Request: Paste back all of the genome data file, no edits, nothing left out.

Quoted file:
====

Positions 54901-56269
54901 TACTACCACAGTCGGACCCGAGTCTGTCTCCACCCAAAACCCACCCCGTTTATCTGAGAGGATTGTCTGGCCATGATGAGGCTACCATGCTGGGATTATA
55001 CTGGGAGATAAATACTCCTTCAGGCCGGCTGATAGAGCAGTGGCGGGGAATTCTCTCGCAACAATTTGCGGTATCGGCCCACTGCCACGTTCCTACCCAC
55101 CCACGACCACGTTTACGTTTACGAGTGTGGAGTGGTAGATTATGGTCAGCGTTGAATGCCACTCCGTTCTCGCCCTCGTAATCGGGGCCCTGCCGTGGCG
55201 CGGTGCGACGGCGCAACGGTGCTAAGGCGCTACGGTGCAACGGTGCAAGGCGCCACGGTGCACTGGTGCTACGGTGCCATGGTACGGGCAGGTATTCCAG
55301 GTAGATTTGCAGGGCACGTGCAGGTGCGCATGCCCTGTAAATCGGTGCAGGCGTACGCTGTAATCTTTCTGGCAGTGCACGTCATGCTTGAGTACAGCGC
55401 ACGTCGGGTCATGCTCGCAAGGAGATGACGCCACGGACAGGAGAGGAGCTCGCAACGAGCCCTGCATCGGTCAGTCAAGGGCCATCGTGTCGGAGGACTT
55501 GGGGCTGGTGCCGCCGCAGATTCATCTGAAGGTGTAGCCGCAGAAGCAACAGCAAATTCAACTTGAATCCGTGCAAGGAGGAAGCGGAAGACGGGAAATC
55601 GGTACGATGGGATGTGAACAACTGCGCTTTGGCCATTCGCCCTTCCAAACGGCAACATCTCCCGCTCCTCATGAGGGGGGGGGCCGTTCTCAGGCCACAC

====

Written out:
Positions 54901-56269
54901 TACTACCACAGTCGGACCCGAGTCTGTCTCCACCCAAAACCCACCCCGTTTATCTGAGAGGATTGTCTGGCCATGATGAGGCTACCATGCTGGGATTATA
55001 CTGGGAGATAAATACTCCTTCAGGCCGGCTGATAGAGCAGTGGCGGGGAATTCTCTCGCAACAATTTGCGGTATCGGCCCACTGCCACGTTCCTACCCAC
55101 CCACGACCACGTTTACGTTTACGAGTGTGGAGTGGTAGATTATGGTCAGCGTTGAATGCCACTCCGTTCTCGCCCTCGTAATCGGGGCCCTGCCGTGGCG
55201 CGGTGCGACGGCGCAACGGTGCTAAGGCGCTACGGTGCAACGGTGCAAGGCGCCACGGTGCACTGGTGCTACGGTGCCATGGTACGGGCAGGTATTCCAG
55301 GTAGATTTGCAGGGCACGTGCAGGTGCGCATGCCCTGTAAATCGGTGCAGGCGTACGCTGTAATCTTTCTGGCAGTGCACGTCATGCTTGAGTACAGCGC
55401 ACGTCGGGTCATGCTCGCAAGGAGATGACGCCACGGACAGGAGAGGAGCTCGCAACGAGCCCTGCATCGGTCAGTCAAGGGCCATCGTGTCGGAGGACTT
55501 GGGGCTGGTGCCGCCGCAGATTCATCTGAAGGTGTAGCCGCAGAAGCAACAGCAAATTCAACTTGAATCCGTGCAAGGAGGAAGCGGAAGACGGGAAATC
55601 GGTACGATGGGATGTGAACAACTGCGCTTTGGCCATTCGCCCTTCCAAACGGCAACATCTCCCGCTCCTCATGAGGGGGGGGGCCGTTCTCAGGCCACAC